As part of the university’s Green Week programme, we have constructed a Mindful Yurt in the Blueprint Café at our High Holborn campus. We cordially invite all students and staff to come and sit inside the yurt, be that to read, to contemplate, to meditate or even to sleep. Since there’s no outside space at High Holborn we have brought a little piece of outside, inside. The yurt is a place for people to come and consider what is important to them, a space to be mindful and in present in the moment.
Come and escape your stresses and worries. Everyone is welcome.
Mindfulness has become something of a buzzword, and in our constant rush to get everything done and to take advantage of all that is on offer, it is easy to forget to take a moment to slow down and to think. Everyone from religious leaders to doctors and celebrities are championing the benefits of mindfulness as a way to overcome, prevent or relieve some of the stresses of everyday life. But what is mindfulness?
It may well have different results for different people or manifest itself in various practices but in general mindfulness is a state of active and engaged attention in the present. It is an observation of thoughts and feelings but rather than being caught up in the tangle take a few steps back, observe from a distance and refrain from judging them as good or bad, as positive or negative, simply let them pass over you. It is a way of being present in the moment rather than fantasizing about the future or worrying about things that have passed. How often do you bring your focus to the present moment?
Research has shown that mindfulness can bring many benefits from boosting out immune system to improving our focus and fostering compassion and altruism. In our society where depression and anxiety are commonplace, one study suggests that mindfulness could be an important tool in fighting depression. For ideas about sustainability to really manifest themselves in our lives, we need space to think, to consider and to be. A place that is free of judgement, pressure and noise.
This may all sound very well. But how do you practise mindfulness? Not just inside the Mindful Yurt but in your everyday life and beyond Green Week. See if these tips help:
- Watch your breathing, particularly when you’re feeling stressed and edgy.
- You don’t need to fill all your time with doing. Take some time to simply be.
- Make a note of the physical sensations of your body. What does it really feel like to get into a warm bath on a cold winter’s day? To see the first daffodils of the Spring?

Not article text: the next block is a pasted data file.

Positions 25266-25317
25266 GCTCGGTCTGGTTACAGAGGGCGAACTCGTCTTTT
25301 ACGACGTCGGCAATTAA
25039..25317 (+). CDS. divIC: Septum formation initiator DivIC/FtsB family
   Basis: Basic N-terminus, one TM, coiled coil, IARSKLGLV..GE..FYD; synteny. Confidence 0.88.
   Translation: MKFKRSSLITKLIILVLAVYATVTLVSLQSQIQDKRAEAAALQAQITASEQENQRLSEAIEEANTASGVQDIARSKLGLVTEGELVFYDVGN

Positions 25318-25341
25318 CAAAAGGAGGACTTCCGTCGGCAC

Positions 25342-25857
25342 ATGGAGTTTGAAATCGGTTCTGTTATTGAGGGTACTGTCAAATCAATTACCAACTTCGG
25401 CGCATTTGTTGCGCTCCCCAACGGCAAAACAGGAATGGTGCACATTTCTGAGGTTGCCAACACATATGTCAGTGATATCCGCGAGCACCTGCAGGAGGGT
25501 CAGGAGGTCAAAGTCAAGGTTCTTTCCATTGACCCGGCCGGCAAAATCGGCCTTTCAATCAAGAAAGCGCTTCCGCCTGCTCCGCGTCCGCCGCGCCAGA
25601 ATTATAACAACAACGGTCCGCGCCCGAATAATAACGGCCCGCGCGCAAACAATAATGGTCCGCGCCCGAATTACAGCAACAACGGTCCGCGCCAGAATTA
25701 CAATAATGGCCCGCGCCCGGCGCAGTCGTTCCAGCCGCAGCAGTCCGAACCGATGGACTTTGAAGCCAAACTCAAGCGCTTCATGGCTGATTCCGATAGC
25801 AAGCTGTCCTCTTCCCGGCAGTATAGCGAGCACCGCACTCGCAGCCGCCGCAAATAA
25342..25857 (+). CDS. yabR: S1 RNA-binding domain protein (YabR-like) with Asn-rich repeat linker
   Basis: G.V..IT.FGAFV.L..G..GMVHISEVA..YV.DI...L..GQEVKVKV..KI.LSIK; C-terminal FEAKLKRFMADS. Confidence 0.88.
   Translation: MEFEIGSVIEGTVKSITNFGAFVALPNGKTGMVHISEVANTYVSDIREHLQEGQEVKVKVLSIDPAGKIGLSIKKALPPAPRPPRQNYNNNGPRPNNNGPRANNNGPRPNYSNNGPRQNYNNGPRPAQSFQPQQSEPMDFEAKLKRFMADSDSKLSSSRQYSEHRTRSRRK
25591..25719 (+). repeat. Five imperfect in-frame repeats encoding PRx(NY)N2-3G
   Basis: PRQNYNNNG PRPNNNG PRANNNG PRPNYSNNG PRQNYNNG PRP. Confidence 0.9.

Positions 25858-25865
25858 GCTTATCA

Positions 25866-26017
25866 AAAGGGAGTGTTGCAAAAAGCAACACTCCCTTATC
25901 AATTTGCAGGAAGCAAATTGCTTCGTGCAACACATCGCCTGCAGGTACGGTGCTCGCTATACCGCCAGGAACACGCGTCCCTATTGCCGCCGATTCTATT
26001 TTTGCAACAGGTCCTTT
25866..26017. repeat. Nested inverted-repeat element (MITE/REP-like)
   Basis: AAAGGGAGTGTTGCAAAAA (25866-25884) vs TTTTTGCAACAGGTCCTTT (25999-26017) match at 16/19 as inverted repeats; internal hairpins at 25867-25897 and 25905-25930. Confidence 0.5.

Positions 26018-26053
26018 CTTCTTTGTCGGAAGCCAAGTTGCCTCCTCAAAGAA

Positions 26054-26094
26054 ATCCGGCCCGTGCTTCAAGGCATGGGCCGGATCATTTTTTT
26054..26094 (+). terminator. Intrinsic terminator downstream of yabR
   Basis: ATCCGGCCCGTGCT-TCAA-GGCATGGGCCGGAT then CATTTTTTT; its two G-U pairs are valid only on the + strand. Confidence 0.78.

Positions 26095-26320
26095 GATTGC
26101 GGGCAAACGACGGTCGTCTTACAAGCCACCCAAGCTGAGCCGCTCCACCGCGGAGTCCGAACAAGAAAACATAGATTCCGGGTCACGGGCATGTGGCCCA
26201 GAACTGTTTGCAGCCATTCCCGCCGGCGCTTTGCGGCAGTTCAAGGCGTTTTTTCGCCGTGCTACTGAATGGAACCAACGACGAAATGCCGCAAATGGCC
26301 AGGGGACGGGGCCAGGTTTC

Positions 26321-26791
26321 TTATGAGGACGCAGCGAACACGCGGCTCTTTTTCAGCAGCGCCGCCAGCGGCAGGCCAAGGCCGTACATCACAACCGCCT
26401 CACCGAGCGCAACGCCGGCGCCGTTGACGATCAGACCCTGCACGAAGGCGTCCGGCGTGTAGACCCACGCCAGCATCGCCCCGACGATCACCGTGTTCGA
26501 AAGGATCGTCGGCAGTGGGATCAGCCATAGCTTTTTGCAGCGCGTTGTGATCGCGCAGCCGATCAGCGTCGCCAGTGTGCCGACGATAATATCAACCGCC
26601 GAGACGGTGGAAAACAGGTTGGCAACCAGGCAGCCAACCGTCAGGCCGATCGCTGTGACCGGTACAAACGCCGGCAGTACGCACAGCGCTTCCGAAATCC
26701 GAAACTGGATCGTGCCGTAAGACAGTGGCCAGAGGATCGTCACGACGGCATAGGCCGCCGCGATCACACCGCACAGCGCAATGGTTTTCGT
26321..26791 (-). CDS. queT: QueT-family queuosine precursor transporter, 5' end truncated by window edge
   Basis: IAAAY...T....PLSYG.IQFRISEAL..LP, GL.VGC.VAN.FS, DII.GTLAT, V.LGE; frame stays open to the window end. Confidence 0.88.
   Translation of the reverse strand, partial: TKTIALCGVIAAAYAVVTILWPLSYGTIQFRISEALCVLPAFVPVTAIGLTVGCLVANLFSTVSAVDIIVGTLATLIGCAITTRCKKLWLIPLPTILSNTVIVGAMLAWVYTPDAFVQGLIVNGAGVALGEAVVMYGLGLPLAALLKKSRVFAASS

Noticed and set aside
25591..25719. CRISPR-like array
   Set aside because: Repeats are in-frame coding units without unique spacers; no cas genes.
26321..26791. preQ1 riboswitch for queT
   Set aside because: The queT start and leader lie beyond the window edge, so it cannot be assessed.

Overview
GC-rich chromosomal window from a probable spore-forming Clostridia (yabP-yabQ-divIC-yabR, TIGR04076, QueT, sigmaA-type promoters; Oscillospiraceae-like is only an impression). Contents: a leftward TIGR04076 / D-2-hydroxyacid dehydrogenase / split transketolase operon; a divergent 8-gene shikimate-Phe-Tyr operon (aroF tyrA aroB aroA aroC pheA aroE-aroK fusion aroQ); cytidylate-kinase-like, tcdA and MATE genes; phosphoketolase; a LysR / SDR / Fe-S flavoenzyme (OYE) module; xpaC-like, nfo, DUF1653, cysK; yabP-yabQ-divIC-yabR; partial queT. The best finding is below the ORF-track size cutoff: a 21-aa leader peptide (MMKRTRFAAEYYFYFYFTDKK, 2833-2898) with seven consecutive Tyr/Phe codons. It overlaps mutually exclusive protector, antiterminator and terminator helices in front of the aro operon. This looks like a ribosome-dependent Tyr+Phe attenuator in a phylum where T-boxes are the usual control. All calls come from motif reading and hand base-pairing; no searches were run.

- Pay attention to what you are sensing right now – the sights, sounds, smells – are you really noticing them? The last time you ate that chocolate bar you were craving did you really enjoy it, really taste it?
- And, remember, your feelings and emotions will pass, they don’t define you.
A bit about the Mindful Yurt
A BIG THANKS to Rebecca Doolan at LCF, who made the yurt from sustainably sourced materials – the whole process took 9 months and a great deal of mindful dedication – she has kindly lent both the yurt and her time to make this installation possible. It took us under two hours to construct the yurt last Friday but what an enjoyable experience it was. The cream cover is made from recycled canvas and the wood was collected by hand from sustainably managed coppices in Kent, Oxford and Devon. The walls and door are made from Chestnut, the roof from Ash, and the central wheel is made from Ash with Hazel spokes. (The Ash wood was sourced early 2012 before the Ash Dieback epidemic).
Each piece of wood has undergone a steam bending process, a woodworking technique where strips of wood are steam heated using a steam box, the applied heat and moisture makes the wood pliable enough to easily bend around a mould to create a specific shape. The wood was whittled and carved by hand using hand tools and traditional methods. Coppicing is a traditional method of woodland management which takes advantage of the fact that many trees make new growth from the stump or roots if cut down. In a coppiced wood, young tree stems are repeatedly cut down to near ground level. In subsequent growth years, many new shoots will emerge, and, after a number of years the coppiced tree, or stool, is ready to be harvested, and the cycle begins again.
For Rebecca the purpose of building the yurt was to learn a new skill, to collaborate with like minded people, and to experiment with the power of mindfulness meditation in focussing physical and mental energy to manifest ideas into reality.
A yurt is a portable, bent dwelling structure traditionally used by nomads in the steppes of Central Asia as their home. The structure comprises a crown or compression wheel, usually steam bent, supported by roof ribs which are bent down at the end where they meet the lattice wall (again, steam bent). The top of the wall is prevented from spreading by means of a tension band which opposes the force of the roof ribs. The structure is usually covered by layers of fabric and sheep’s wool felt for insulation and weatherproofing.